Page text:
Venezuela oil collapse funds technology for US in 2050 to match Russia and Saudi Arabia combined production

Future growth in U.S. crude oil and natural gas production is projected to be driven by the development of tight oil and shale gas resources.

The outlook for domestic crude oil and natural gas production is highly sensitive to resource and technology assumptions. Higher oil prices now mean US oil frakkers can pump as much as they want and make more money to fund the development better oil technology.

If we assume that the Venezuela oil production collapse and OPEC production limitation agreement adds a $20 per barrel price premium. The US oil drillers are getting about $30-50 billion per year for profits and to fund the development of better oil technology.

Better technology will drive US frakking. This could lock in the high production scenario from the EIA where the US produces almost as much oil as the combined current oil production Russia and Saudi Arabia.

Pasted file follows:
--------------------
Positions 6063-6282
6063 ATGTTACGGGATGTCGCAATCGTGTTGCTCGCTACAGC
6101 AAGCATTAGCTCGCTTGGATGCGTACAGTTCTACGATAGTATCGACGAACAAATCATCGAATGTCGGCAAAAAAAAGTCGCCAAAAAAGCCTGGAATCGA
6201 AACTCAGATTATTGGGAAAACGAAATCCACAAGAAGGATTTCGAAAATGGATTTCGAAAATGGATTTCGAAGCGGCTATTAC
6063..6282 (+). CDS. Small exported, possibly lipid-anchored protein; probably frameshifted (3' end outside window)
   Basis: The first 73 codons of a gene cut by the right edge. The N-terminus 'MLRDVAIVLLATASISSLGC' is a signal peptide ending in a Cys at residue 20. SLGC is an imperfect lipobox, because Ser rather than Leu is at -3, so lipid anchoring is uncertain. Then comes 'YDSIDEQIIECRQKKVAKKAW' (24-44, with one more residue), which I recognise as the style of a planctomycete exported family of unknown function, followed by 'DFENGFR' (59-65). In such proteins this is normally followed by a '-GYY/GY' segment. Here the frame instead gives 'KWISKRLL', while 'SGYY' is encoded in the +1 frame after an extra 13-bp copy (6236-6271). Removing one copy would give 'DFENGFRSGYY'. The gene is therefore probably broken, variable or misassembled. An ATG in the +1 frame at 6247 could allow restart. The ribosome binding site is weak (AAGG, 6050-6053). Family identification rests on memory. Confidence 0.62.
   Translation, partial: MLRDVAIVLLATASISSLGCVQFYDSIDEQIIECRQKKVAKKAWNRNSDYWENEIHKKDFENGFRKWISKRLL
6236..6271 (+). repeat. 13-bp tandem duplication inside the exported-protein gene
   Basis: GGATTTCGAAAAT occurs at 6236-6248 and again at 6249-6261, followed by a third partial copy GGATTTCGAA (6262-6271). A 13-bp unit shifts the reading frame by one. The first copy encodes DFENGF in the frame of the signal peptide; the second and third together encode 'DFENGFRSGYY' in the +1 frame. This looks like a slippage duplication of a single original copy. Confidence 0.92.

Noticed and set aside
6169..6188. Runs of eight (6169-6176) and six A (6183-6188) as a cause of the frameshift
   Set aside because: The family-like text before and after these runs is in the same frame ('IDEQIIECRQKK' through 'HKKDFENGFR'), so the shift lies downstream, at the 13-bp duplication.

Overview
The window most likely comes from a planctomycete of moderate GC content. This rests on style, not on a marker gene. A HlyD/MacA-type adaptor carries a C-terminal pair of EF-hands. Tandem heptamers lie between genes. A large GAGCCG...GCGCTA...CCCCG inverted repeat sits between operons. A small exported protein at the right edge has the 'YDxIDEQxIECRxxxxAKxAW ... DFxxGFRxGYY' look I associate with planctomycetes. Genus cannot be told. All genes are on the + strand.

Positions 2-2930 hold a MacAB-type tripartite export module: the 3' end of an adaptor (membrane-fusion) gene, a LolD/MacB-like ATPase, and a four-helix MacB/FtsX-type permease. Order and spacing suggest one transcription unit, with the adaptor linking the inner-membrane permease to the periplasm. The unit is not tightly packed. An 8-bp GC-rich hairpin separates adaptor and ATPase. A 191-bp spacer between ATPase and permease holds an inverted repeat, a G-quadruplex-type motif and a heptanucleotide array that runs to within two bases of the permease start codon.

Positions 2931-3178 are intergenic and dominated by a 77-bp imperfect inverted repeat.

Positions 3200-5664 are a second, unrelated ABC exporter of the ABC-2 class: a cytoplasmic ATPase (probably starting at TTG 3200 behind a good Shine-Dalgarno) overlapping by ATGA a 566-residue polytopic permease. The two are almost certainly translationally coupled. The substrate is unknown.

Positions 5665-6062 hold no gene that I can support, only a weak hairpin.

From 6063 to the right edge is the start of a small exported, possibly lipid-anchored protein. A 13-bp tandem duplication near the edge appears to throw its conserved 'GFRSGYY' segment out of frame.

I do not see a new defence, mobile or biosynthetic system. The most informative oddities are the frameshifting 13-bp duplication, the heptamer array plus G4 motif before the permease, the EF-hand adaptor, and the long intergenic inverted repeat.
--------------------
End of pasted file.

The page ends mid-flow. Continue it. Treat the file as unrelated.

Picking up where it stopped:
In the AEO2018 Reference case, domestic crude oil production increases over the next five years and then generally flattens after 2022, staying about 11 million to 12 million barrels per day (b/d) through 2050. Similarly, domestic dry natural gas production increases rapidly (more than 5% annually) through 2021 and then slows to an annual average growth rate of 1% through 2050, reaching 43.0 trillion cubic feet (Tcf) per year in 2050 in the Reference case.

In the Low Oil and Gas Resource and Technology case, domestic crude oil production decreases for most of the projection period, and dry natural gas production stays near 30 Tcf/year from 2018 through 2050.

EIA estimates Dec, 2017 Texas oil production to be at 3.93 million barrels per day. the Texas Railroad Commission has some incomplete data problems. Most likely, by late 2019, TRRC’s published production value for December 2017 will be about 3.93 million b/d, consistent with EIA’s most recent PSM estimates.

U.S. crude oil refinery inputs averaged about 16.8 million barrels per day during the week ending March 16, 2018, 410,000 barrels per day more than the previous week’s average.

Total products supplied over the last four-week period averaged 20.5 million barrels per day, up by 4.9% from the same period last year.

The US is producing 10.4 million barrels per day of oil. This is up over 400,000 barrels per day versus the end of 2017.

Venezuela has had a drop in production of about 700,000 barrels per day versus production in 2016.

Venezuela’s drop in production and the OPEC agreement to limit production is supporting a higher oil price and enabling US oil producers to profitably develop improved technology to recover tight oil and shale gas resources.